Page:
This is a huge issue in Messianic Judaism today. This is one of the vital reasons why Messianic Jews must consider themselves as part of a larger Jewish community, not just a Messianic Jewish synagogue, but the overarching world of Jewry and affiliation and allegiance to national Israel. Even if a Messianic Jew is scrupulous in observing the Torah and faultless in performance of the mitzvot, outside of Jewish community, or more to the point, buried neck-deep in a community of Gentile believers, whether Messianic Gentiles or Evangelical Christians, the very real threat of kofer b’ikar and kareth exists.
I’m not suggesting that all Messianic Jews abandon their relationship with non-Jewish believers or stop associating with non-Jews in Messianic Jewish religious spaces, but first and foremost, a Messianic Jew must continually grasp tightly to the fact that he or she is a Jew and part of the Jewish people, all of them, everywhere.
In her article, Ms. Rigler goes on to describe the different critical points in history when Jews could and often did renounce their Jewish identity through forced or voluntary conversion to Christianity or to blend in with American culture when emigrating to this country.
That’s why alarm bells rang a couple years ago when a study revealed that 50% of American Jews under the age of 35 would not consider it “a personal tragedy if the State of Israel ceased to exist.” Two months ago an American Congresswoman declared that the Jews of America had sold out Israel in their support of Obama’s diplomatic surrender to Iran’s nuclear program.
Today, the community of Jews in the diaspora and particularly in western nations, could easily be extinguished through assimilation. I don’t believe that’s what God wants but I do believe it’s what most Christians want as long as said-assimilated Jews assimilated into the Church.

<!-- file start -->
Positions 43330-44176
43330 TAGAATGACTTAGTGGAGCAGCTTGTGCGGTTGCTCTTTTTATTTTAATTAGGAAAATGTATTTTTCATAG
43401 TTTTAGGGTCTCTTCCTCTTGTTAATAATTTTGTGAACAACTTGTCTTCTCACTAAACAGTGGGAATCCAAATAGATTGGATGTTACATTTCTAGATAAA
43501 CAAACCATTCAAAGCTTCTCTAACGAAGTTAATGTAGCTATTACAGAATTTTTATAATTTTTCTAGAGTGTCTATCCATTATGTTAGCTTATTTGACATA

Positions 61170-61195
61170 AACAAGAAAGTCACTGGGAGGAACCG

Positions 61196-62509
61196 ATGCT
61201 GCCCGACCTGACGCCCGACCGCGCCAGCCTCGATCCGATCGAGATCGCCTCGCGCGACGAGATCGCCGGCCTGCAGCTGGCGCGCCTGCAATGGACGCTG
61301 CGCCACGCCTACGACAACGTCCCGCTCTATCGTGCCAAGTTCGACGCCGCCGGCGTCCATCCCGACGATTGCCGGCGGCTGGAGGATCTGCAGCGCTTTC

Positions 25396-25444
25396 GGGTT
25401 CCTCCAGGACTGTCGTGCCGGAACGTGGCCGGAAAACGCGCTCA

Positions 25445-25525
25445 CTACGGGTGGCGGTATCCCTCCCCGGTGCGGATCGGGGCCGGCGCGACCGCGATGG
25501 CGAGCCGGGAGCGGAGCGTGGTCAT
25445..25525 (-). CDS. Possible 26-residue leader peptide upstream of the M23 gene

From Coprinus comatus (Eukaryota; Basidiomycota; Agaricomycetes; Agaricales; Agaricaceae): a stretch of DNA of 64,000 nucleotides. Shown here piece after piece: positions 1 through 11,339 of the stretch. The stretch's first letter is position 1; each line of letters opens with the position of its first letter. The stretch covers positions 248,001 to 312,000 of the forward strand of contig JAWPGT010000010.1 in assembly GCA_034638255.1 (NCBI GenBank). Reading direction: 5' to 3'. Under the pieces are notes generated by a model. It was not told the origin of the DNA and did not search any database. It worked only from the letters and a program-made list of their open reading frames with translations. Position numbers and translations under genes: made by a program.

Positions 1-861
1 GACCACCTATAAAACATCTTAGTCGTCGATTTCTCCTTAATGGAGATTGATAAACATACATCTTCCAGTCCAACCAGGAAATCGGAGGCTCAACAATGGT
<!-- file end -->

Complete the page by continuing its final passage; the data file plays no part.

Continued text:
But unlike why I, or rather Ms. Rigler said above, it’s not just about appearing Jewish:
Let’s be clear here. God wants the maximum from us Jews: love your neighbor as yourself; keep Shabbos; don’t speak lashon hara; keep kosher – the whole nine yards. But the minimum requirement to be redeemed is to identify as a Jew.
Jewish identity is where you start, not where you finish. Particularly for Jews in Messiah, it must be abundantly clear to all other Jews as well as to everyone else, that the Jewish person in Messiah is Jewish. That’s why it’s (in my opinion) not optional for a Jew in Messiah to observe the mitzvot. While the minimum requirement to identify as a Jew is good, it is much better to go the whole nine yards, so to speak, and to live a life indistinguishable from other religious Jews, regardless if the standard of observance is Orthodox, Conservative, or Reform.
Jewish identity is what prompted Kirk Douglas to fast every Yom Kippur. As he proudly stated, “I might be making a film, but I fasted.”
Jewish identity is what prompted Supreme Court Justice Ruth Bader Ginsburg to post a large silver mezuzah on the doorpost of her Supreme Court chambers.
Jewish identity is what prompted movie star Scarlet Johansson to stand up for Israel at the cost of her prestige as an Oxfam ambassador.
This morning, Rabbi Michael Schiffman, who grew up in Jericho, NY in a traditional Jewish family, wrote a simple and heartwarming blog post called Finding Yeshua. No, being a Jewish believer and living a life consistent with Judaism, Jewish identity, and affiliation with Jewish community does not replace or reduce Messiah. It simply puts everything in perspective.
Ms. Rigler ends her article this way:
The Passover Seder speaks about four sons. Only one of them is cast as “wicked.” As the Hagaddah states: “The wicked son, what does he say? ‘What is this service to you?’ ‘To you,’ but not to him. Because he excludes himself from the community, he is a heretic. … Say to him, ‘Because of what God did for me when I went out of Egypt.’ For me, but not for him, because if he would have been there, he would not have been redeemed.”
The first Passover marked the birth of the Jewish nation. Every Passover since poses the challenge to every Jew: Are you in or are you out?
If you are Jewish and you are a believer, how do you answer this question? Since I’m not Jewish, it’s not a question directed at me, but as a Messianic Gentile, I believe it is my duty to encourage believing Jews to answer “in.”